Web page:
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- While our experts were checking the field, I took the opportunity tomake an official visit to the TEPCO propaganda center next to theentrance to the site (nobody was allowed to get really inside the plantitself). Outside strange smiling 'atom-dwarfs', inside chaos includinga scene with large broken aquarium. After few minutes we were asked togo out because it was not safe to stay in the building.

Thenervous men with TEPCO badges were handing me colored brochuresexplaining how safe and nice the reactors are. I guess they were stillsuffering post shock trauma, and tried to follow old patterns of theirpublic relations without actually realizing how bizarre it was.


- Together with Stan, Pete, Ryo and Toru and protected by our personalelectronic dosimeters that emit a seriously annoying sound whenradioactivity is detected, we do a rough survey of the beach areas nearthe fence north and south of the nuclear plant. At first glance, wedon't detect any alarming levels of radiation.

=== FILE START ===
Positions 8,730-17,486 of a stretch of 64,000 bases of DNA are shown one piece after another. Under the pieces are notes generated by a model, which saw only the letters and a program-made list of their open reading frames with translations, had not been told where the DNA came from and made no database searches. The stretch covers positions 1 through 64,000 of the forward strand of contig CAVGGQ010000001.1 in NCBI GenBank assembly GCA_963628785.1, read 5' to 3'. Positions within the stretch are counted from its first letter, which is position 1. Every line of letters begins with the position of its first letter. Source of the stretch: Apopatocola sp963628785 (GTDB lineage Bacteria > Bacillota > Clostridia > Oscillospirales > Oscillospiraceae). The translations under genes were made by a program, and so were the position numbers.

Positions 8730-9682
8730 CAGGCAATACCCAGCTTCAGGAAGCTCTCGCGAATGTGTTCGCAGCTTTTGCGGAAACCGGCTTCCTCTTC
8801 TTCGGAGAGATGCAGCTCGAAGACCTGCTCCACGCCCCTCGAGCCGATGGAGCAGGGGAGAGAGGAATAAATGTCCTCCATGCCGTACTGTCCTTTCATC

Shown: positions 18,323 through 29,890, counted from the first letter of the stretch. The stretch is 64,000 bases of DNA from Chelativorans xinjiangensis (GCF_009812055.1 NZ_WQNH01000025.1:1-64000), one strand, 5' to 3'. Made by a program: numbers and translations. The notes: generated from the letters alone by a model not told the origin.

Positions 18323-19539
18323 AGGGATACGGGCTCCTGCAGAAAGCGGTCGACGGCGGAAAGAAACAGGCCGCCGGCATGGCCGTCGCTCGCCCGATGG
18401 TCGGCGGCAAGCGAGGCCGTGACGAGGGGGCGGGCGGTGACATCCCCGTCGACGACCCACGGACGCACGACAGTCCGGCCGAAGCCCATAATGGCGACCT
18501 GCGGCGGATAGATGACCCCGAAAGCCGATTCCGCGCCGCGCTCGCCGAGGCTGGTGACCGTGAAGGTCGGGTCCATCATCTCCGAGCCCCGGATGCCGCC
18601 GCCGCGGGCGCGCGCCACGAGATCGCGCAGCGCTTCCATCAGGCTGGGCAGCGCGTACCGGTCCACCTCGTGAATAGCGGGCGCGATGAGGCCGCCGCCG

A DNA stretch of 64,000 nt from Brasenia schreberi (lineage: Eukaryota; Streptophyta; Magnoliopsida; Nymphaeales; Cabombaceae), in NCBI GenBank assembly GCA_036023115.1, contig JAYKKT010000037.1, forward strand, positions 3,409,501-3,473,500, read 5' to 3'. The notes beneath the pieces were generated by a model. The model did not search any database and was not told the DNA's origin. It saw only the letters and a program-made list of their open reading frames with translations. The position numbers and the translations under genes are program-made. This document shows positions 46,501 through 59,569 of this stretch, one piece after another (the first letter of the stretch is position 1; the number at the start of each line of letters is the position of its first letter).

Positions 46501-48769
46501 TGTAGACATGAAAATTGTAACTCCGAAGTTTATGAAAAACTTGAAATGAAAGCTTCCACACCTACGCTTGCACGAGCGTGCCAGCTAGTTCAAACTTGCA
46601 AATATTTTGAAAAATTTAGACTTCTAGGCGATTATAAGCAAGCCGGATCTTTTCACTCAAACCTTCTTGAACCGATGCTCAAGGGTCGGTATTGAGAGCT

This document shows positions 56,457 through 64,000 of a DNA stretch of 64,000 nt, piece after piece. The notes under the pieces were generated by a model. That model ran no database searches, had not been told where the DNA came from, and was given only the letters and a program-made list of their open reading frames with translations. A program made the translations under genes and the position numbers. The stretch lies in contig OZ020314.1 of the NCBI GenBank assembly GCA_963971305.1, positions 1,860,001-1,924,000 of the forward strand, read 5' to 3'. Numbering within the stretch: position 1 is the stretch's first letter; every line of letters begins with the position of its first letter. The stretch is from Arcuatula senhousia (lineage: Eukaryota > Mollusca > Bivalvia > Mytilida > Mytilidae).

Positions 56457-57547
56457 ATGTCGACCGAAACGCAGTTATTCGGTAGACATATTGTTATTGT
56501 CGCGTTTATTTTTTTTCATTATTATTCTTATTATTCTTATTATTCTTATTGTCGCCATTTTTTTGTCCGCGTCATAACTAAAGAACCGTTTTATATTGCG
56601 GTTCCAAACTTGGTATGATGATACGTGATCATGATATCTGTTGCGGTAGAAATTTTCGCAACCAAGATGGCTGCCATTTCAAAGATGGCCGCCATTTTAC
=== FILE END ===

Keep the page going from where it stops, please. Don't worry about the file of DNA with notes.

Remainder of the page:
We, on theother hand, are detected by TEPCO's security service, and are kindlyrequested to increase the distance between the fence and ourselves. Weobediently follow their orders, after finishing a five-minutemeasurement next to the fence.


- The first booklet has an English motto on the front saying, "Coveredwith many green plants and flowers". The second is even moreinteresting. Printed back in 1992, it illustratively educates reader'that there is no risk of a big earthquake in the area because detailedresearch was done both from historical evidence and of geologicalfaults'. It also says (in a very 'scientific' tone) that the biggestearthquake that which could theoretically hit the site is a 6.5 scaleone, which the reactors are designed to withstand. Oh, but, oops...this week they were hit with a 6.8.  And it is a logarithmicscale, which therefore means about three times stronger trembling; andyet, it could have been worse!

High tech.

Surveying for radioactivity with the Exploranium GR-135 (radioactive isotope identification device).

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- Of course, time is of the essence in a situation like this.Naturally, people want some answers sooner rather than later.  Buta survey of the area takes time, and sometimes interpretation of themeasurements involves some serious thinking.